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Published in Print: February 21, 2001, as Researcher: Teacher Signing Bonuses Miss Mark in Mass.

Researcher: Teacher Signing Bonuses Miss Mark in Mass.

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With one-fifth of the recipients leaving the classroom after one year and many of the rest heading for suburban schools, Massachusetts' effort to lure new teachers with $20,000 signing bonuses is falling short of the mark, says a report released last week.

"The state's new door into teaching is looking more and more like a revolving door—a gold-plated revolving door," said author R. Clarke Fowler, an associate professor of education at Salem State College in Salem, Mass. "This approach promises not to resolve the state's coming teacher shortage but to aggravate and extend it."

But state education officials, noting that the vast majority of teachers recruited through the program are still teaching, continued to call its results encouraging.

Massachusetts made national headlines in 1999 when state education officials announced plans to offer $20,000 bonuses and fast- track training programs to individuals around the country who agreed to join Massachusetts' teaching force. The aim was to improve the quality of the state's teachers and to forestall teaching shortages that were expected to hit the state's urban communities especially hard. ("Mass. 'Bonus Babies' Get Crash Course,' Sept. 6, 2000.)

Of the 63 students recruited into the program in the spring of 1999, four dropped out before setting foot in a classroom. Another 12 left after the first year, and one failed to return this year, according to Mr. Fowler. At 20 percent, that attrition rate is a little more than double the national average for first-year teachers.

Also, fewer than half the so-called "bonus babies" ended up teaching in the urban districts where they were needed most, according to the report. At the same time, the percentage of bonus recipients working in more affluent communities, such as Newton and Lexington, has doubled since the start of the program, growing from 14 percent in the fall of 1999 to 30 percent this past fall. Newton, for example, a suburban Boston district where fewer than 6 percent of students qualify for federal lunch subsidies, has three bonus teachers. Only one such teacher, however, works in Lawrence, a district where three-fourths of the students are poor enough to get subsidized lunches, the report says.

"What the state does here is give people extra money to go to the wealthiest communities in the state," said Mr. Fowler.

No Strings Attached

But Ann L. Duffy, the state's associate commissioner for educator quality, pointed out that, from the start, the new teachers were never required to teach in urban schools.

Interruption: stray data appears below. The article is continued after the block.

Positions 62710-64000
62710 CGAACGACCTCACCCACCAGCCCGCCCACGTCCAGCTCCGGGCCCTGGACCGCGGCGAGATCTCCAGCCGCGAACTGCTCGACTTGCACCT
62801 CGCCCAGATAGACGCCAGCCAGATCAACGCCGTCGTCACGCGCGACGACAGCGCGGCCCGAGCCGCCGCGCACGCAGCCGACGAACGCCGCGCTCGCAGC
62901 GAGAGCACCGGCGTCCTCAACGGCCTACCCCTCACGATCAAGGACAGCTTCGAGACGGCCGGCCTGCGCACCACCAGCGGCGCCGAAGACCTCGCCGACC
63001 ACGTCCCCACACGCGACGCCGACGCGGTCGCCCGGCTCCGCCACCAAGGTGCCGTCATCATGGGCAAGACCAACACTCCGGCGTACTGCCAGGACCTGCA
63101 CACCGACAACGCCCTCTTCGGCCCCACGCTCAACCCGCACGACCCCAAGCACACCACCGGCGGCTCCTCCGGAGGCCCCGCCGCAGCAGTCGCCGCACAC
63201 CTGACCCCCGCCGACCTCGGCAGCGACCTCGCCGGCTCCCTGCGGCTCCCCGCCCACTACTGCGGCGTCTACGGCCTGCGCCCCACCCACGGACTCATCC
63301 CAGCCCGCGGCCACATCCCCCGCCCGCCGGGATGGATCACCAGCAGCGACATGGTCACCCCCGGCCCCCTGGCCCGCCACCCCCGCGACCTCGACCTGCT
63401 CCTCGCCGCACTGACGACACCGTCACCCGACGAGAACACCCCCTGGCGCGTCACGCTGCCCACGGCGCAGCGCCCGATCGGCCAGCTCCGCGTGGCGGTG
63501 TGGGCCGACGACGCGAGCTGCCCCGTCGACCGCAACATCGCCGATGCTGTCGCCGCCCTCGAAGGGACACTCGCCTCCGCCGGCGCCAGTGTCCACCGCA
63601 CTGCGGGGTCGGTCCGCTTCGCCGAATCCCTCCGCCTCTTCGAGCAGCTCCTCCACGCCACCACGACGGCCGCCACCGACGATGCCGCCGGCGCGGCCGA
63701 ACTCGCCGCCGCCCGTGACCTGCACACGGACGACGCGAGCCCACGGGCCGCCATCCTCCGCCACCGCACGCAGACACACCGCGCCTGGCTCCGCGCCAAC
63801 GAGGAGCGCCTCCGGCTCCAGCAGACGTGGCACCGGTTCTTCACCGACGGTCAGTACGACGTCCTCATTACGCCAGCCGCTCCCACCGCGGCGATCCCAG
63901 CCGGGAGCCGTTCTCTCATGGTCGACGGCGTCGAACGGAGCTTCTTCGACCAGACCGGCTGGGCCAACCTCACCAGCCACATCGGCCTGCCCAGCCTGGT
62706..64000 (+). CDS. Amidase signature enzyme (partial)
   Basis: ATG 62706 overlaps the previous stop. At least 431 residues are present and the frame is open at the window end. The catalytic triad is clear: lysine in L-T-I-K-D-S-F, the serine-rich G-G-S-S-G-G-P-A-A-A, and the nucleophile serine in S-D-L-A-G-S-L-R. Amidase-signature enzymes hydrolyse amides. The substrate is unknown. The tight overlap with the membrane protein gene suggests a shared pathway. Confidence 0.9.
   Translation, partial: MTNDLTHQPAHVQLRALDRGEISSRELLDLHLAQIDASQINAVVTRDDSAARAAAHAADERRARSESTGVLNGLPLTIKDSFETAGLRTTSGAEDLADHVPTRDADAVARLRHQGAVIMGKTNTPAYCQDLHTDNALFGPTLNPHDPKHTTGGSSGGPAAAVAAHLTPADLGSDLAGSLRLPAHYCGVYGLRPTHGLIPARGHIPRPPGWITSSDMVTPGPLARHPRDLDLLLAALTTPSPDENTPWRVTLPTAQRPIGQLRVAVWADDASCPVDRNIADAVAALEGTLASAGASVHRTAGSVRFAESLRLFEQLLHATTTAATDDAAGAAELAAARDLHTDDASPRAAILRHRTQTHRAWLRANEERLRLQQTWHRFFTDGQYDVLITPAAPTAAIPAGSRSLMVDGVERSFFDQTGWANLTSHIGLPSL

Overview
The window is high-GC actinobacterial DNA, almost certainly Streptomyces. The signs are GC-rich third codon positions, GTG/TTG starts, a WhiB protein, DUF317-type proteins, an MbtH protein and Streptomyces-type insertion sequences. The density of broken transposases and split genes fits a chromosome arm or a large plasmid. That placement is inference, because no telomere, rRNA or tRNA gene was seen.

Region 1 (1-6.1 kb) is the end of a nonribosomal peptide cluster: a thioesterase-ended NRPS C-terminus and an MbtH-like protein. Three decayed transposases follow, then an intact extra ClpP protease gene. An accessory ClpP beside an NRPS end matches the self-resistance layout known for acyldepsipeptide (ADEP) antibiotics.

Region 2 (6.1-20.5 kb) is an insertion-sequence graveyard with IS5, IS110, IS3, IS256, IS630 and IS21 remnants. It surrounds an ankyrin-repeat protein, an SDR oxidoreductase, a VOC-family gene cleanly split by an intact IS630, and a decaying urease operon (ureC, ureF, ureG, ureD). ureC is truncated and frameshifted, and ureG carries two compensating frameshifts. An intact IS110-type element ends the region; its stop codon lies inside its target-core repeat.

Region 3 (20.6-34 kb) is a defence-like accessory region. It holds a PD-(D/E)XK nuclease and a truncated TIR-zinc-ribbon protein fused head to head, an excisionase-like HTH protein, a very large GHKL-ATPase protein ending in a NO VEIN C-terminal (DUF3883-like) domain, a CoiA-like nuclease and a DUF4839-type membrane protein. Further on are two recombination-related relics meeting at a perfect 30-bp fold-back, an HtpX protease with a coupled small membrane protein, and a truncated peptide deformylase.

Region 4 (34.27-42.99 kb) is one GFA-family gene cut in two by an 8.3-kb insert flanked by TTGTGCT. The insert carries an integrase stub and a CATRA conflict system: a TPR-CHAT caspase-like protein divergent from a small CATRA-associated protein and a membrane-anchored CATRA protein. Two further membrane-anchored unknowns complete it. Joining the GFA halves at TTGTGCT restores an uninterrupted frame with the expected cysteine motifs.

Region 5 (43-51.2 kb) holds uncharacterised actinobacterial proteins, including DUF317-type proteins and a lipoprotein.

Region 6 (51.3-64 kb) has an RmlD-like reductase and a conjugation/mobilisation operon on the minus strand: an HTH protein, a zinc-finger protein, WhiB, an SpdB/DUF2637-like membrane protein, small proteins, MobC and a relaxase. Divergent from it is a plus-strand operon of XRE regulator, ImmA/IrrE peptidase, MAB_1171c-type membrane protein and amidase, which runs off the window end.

"As long as they're teaching in Massachusetts public schools, they're still eligible for the bonuses," she said. "We hope and work hard to make sure folks are teaching where they're most needed." She noted, for example, that teachers do their practice teaching in urban summer school classrooms.

One reason for the high attrition rates, Mr. Fowler said, may be that the new teachers feel unprepared for the classroom after attending the state's training program, known as the Massachusetts Institute for New Teachers. The institute is modeled on the Teach For America program, which provides college graduates with an intensive summer-training course before sending them out to teach in high-need schools. The Bay State program includes seven weeks of pedagogy, educational theory, and classroom- management lessons coupled with practice teaching in summer school.

Other researchers tracking the "bonus babies" have in fact, drawn similar conclusions.

"It was quite clear they had found the summer component insufficient given the realities of day-to-day teaching," said Susan Moore Johnson, a researcher at the Harvard University graduate school of education. With colleagues, she tracked 50 new Massachusetts teachers, 13 of whom were in the program. Four of those 13 have since left.

The bonus teachers' feelings of inadequacy were compounded in the classrooms, Ms. Johnson found, when they failed to get needed support from mentor teachers or school administrators.

Mr. Fowler's report also takes the state education department to task for making multiple recruitment trips to such states as California and Texas, which are facing teacher shortages more severe than Massachusetts'. Few of the bonus teachers, in fact, came from outside New England.

But Ms. Duffy said travel for those trips cost $15,000—a small fraction of the thousands spent so far on the program. "We believe it's important to get the message out that Massachusetts values educators in this way," she said.

The state expanded the program last year to recruit 105 new bonus teachers, and Gov. Paul Cellucci last month proposed expanding fast-track training sites for the program around the state. State officials maintain, in fact, that their success has inspired similar efforts in California, Connecticut, Florida, Maryland, and New York.

Vol. 20, Issue 23, Page 13

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